The four-year-old tax on plastic bags in the nation's capital is reportedly leading to some dramatic changes in consumer behavior.
WASHINGTON – The four-year-old tax on plastic bags in the nation’s capital is reportedly leading to some dramatic changes in consumer behavior.
For each plastic bag shoppers take home from stores, they are charged an extra 5 cents, and Steve Raabe, with the research firm OpinionWorks, says, “Just the prospect of paying a nickel is enough” to make a difference: “There has been a tremendous reduction in bag usage.”
Raabe’s company conducted a study for the D.C. Department of Environment that shows the small fee has evidently made large waves. “We have 4 out of 5 D.C. residents saying that they are using fewer bags today than before the law,” Raabe says.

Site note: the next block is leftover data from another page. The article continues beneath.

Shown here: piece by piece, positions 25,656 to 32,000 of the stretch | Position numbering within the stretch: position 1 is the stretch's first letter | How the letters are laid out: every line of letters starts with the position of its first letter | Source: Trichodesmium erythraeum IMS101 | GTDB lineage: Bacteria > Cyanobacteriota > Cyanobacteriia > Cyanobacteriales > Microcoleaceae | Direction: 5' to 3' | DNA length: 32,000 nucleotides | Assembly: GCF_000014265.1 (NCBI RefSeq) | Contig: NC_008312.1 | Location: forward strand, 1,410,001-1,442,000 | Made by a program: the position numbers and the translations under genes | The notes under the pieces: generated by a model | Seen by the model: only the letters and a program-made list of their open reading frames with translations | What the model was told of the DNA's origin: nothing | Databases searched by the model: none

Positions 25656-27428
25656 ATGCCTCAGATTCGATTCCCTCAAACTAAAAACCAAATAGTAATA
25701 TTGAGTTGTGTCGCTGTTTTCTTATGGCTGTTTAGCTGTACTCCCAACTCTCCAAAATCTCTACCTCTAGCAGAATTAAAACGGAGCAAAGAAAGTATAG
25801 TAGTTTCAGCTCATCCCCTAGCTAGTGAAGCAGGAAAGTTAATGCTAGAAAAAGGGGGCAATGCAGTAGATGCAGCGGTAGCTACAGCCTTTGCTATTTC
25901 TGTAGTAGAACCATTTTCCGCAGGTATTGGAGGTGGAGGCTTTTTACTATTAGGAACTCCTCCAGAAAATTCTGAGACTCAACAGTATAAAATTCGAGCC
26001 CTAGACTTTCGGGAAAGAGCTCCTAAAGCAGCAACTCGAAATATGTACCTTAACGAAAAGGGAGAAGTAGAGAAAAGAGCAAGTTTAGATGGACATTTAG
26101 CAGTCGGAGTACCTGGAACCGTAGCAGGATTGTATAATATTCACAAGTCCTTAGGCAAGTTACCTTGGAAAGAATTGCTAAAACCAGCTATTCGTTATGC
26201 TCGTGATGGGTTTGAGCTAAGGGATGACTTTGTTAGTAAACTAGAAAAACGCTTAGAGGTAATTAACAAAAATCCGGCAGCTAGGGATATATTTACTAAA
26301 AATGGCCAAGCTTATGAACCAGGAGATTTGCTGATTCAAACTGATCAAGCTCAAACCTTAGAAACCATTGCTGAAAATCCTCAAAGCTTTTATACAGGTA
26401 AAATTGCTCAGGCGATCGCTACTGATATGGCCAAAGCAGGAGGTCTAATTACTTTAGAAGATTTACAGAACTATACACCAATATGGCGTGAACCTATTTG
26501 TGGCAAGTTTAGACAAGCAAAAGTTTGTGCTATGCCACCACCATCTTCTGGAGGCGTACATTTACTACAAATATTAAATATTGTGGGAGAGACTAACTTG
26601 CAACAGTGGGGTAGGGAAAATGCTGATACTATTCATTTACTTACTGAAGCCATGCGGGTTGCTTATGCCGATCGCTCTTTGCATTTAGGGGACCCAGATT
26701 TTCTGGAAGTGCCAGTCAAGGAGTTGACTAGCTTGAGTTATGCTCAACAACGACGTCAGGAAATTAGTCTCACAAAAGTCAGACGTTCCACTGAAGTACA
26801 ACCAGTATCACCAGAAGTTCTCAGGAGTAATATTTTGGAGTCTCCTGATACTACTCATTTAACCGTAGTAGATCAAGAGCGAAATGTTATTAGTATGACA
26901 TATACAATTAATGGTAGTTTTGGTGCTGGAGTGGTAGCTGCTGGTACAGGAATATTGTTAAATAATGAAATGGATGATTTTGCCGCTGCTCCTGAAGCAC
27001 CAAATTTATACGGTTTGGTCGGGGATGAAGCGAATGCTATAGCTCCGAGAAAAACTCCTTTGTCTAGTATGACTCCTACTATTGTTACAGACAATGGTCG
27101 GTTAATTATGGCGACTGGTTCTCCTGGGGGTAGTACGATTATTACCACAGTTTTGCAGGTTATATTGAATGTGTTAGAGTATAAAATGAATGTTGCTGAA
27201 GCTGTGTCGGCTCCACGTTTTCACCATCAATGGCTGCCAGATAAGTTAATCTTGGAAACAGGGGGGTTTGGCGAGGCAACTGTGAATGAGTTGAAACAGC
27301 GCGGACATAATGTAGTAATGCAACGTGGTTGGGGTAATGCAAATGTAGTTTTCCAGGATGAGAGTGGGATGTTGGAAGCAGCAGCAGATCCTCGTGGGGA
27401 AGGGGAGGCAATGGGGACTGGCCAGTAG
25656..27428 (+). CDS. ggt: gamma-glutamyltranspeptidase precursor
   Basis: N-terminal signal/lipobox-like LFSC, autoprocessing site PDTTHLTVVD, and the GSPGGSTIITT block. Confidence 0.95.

There has been an estimated 60 percent drop in bags going to households, the study shows; business owners and managers say they are now providing 50 percent fewer bags to customers.
Additionally, according to the study, 67 percent of residents and 68 percent of business owners and managers report seeing fewer plastic bags as litter. “It’s amazing, the motivational impact of 5 cents,” Raabe says.
Lawmakers around the region are hoping for similar results. Montgomery County has a similar tax in place. A new law in Prince George’s County that went into effect Jan. 1 prohibits the use of plastic bags for yard waste.